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Where the customer has requested to opt out, the tariff that AusNet Services will use for reversion is an existing
tariff, NSP27. Whilst this tariff structure retains cost-reflective characteristics, it is made up of energy components
and fixed charge only, and accordingly satisfies the requirements of this order.
The tariff assignment criteria for 40 MWh to 160 MWh customers are:
• Existing customers using between 40 MWh and 160 MWh per annum will be reassigned to NASN19,
 NASN21 and its solar derivatives.
• New customers using between 40 MWh and 160 MWh per annum will be assigned to NASN19, and
 its solar derivative.
• To opt out, the request must be initiated by the customer.
• Where a small business customer has requested to opt-out of the default demand based tariff, the
 default tariff for reversion is NSP27. Small business solar customers will be able to revert to SSP27
 whilst solar customers receiving the premium feed-in will revert to SSP21.
• Where a customer has consumption less than 40 MWh in the preceding 12 months, they can opt-out
 to any open tariff relevant to their customer type.
• If a customer chooses to opt-in or opt-out, they are required to remain on the tariff for a minimum
 period of 12 months after which they can elect to be reassign to another cost reflective tariff.

Table 4.4 – 40 MWh to 160 MWh tariff reassignment

 Customers with Existing tariffs Reassigned tariff

 Single rate tariffs NEE11, NEE12, NEE40 NASN19

 Dedicated circuits, two rate tariffs NEE13, NEE14, NEE15, NEE16, NASN21
 and multi rate tariffs NEE17, NEE18, NEE20, NEE21,
 NEE51, NEE60, NGT26, NSP27

 Small generator (solar) tariffs NEE26, NEE27, NEE28, NEE23 NASN2S

 SUN21, SUN23 NASN2P

4.3 Opting in to cost reflective tariffs
In 2018, cost reflective tariffs with a full demand component for small residential and small commercial customers
(
Annual Tariff Proposal HY2021

 Customer type Cost reflective tariff Cost reflective tariff (solar)

 Residential NASN11 NASN11S, NASN11P

 Small business NASN12 NASN12S, NASN12P

4.4 Solar tariff assignment
Customers with solar panels installed must have a bi-directional meter and will be assigned to tariffs that AusNet
Services has allocated for these installations. For residential customers, the default tariff assigned will be NEE26
for customers with a standard feed-in agreement. Customers may request assignment to NSP23 or NASN11S.
For small commercial customers, NEE28 is the default tariff for customers with a standard feed-in agreement.
Customers may also request assignment to SSP27 or NASN12S.
For commercial customers using more than 40 MWh per annum, the default tariff assigned will be NASN2S.

4.5 Backdating tariffs
AusNet Services will not backdate the network tariff effective date as a result of a customer seeking a tariff
reassignment.
For a small customer, the reassignment will be made effective from the commencement date of the current billing
period at the time of the retailer's notification of a tariff reassignment request. For medium and large customers,
the reassignment will be made effective from the next billing period after the retailer’s notification.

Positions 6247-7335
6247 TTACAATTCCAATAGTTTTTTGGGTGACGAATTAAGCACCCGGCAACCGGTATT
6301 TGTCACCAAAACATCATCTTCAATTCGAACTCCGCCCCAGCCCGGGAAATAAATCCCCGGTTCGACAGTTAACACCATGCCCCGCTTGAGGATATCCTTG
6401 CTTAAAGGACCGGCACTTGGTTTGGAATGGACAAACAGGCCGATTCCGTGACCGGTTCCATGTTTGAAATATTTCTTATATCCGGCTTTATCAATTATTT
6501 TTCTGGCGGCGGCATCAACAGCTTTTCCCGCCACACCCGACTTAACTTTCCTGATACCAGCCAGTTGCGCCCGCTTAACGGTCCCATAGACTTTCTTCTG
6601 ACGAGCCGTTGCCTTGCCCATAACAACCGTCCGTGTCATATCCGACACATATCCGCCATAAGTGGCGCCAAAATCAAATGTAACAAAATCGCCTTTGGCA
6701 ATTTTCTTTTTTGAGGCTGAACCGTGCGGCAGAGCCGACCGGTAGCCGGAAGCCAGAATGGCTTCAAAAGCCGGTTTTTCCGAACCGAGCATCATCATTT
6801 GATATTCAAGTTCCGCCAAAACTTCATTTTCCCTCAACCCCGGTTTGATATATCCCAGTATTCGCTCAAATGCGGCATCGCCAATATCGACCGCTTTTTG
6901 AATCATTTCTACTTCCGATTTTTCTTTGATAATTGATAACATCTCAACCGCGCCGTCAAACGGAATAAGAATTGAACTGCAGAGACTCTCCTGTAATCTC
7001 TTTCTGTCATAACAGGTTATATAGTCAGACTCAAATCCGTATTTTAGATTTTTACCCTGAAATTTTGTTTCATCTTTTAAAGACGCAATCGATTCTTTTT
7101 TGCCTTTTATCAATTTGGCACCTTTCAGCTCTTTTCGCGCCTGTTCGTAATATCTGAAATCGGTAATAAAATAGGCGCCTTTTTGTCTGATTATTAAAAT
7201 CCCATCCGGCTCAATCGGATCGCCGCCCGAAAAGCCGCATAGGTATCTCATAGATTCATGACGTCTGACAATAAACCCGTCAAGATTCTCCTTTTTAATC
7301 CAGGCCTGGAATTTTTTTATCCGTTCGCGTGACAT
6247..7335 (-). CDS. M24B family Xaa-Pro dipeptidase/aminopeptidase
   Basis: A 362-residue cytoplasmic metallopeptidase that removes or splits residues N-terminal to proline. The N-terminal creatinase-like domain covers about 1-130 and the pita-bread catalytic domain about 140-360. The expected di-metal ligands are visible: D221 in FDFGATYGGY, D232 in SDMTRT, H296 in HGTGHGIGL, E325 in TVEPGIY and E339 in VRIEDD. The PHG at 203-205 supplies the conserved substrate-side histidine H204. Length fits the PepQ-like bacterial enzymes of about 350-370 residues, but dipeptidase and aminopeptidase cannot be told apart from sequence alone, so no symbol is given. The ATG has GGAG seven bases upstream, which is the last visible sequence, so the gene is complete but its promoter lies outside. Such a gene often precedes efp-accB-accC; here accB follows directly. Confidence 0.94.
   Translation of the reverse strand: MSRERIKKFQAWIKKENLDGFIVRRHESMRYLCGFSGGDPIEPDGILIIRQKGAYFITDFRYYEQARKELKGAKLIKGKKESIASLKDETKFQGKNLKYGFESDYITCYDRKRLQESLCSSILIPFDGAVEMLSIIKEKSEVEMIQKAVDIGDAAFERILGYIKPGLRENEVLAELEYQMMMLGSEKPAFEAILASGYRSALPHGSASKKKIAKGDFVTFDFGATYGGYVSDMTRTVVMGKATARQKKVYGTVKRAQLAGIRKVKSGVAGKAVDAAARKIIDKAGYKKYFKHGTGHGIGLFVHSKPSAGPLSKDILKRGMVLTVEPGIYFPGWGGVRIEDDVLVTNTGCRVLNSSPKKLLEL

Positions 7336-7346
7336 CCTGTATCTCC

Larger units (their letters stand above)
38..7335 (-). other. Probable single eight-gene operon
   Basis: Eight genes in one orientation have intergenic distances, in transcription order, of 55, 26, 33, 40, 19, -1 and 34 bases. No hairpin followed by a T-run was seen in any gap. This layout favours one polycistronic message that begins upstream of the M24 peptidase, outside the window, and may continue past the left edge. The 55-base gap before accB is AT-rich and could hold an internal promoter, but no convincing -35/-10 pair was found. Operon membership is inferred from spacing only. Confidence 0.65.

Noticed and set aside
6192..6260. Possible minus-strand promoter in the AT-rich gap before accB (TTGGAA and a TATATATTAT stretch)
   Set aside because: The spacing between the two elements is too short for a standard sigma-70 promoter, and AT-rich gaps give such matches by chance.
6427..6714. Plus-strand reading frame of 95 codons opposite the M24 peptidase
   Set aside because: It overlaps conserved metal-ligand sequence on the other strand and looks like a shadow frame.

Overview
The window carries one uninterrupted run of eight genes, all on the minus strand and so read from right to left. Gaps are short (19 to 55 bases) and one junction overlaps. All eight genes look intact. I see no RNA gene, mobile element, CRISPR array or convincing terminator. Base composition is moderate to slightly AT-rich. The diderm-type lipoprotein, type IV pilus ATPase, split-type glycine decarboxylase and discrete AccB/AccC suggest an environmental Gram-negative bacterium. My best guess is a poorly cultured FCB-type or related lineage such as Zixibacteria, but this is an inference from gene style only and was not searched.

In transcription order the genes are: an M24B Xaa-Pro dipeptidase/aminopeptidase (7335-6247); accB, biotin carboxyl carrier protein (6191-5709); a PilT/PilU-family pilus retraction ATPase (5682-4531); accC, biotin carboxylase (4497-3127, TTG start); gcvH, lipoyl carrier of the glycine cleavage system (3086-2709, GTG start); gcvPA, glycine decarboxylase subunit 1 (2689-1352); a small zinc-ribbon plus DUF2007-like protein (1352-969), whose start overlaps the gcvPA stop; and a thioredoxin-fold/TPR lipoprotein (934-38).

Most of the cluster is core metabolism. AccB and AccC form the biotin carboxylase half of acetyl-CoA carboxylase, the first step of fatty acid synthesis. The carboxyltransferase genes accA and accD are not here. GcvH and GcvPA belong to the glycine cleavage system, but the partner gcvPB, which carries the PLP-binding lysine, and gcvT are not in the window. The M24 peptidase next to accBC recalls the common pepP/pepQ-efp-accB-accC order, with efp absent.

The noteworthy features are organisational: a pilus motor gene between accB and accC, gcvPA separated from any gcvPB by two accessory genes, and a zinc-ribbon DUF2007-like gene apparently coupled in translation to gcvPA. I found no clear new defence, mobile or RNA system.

AusNet Services may make exceptions to the above requirement at its discretion.

4.6 Closed to new entrants tariffs
AusNet Services will not assign new connections to tariffs marked as “Closed to new entrants. Only tariffs that
are open will be considered for assignment. For existing sites, the assignment to a closed tariff may be allowed
where the existing tariff has the same meter requirements and tariff structure as the tariff they are moving to.

4.7 Critical peak demand tariffs
AusNet Services have critical peak demand (CPD) tariffs for medium and large commercial customers.
Customers that seek a reassignment to these tariffs during the HY2021 will be subjected to the tariff assignment
criteria listed in the table below for the first time.

Table 4.6 - Critical peak demand tariff assignment criteria

 Tariff Description Applies to

 NSP56 Medium critical peak demand 160 MWh to 400 MWh > 50 kVA & > 160 MWh pa

 NSP75 Large critical peak demand 400 MWh to 750 MWh > 150 kVA & < 750 MWh pa

 NSP76 Large critical peak demand 750 MWh to 2000 MWh > 280 kVA & < 2 GWh pa

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 NSP77 Large critical peak demand 2000 MWh to 4000 MWh > 550 kVA & < 4 GWh pa

 NSP78 Large critical peak demand over 4000 MWh > 850 kVA & > 4 GWh pa

 NSP81 High voltage critical peak demand 6.6 kV, 11 kV & 22 kV supplies

 NSP83 High voltage critical peak demand low energy use 6.6 kV, 11 kV & 22 kV supplies

 NSP91 Sub transmission critical peak demand < 25 MVA & < 20 km 66 kV supplies, < 25 MVA & <
 from TS 20 km from TS

 NSP94 Sub transmission critical peak demand > 25 MVA & < 20 km 66 kV supplies, > 25 MVA & <
 from TS 20 km from TS

 NSP95 Sub transmission critical peak demand < 25 MVA & > 20 km 66 kV supplies, < 25 MVA & >
 from TS 20 km from TS

Details on the structure and operation of AusNet Services’ CPD tariffs are set out below.

Table 4.7 – CPD structure and operation

 Tariff component Description

 Capacity charge 1. Low voltage capacity charges is based on the nameplate rating of the transformer
 supplying the customer’s installation. For sites where the transformer is not dedicated to
 the customer installation, the charge will be established as the portion of the transformer
 that is allocated to the customer’s requirements.
 2. High voltage and sub transmission capacity is based on the rating of the cabling and
 switchgear that makes the customer’s connection point.

 Critical peak The demand charge is based on the average of the customer’s maximum kVA recorded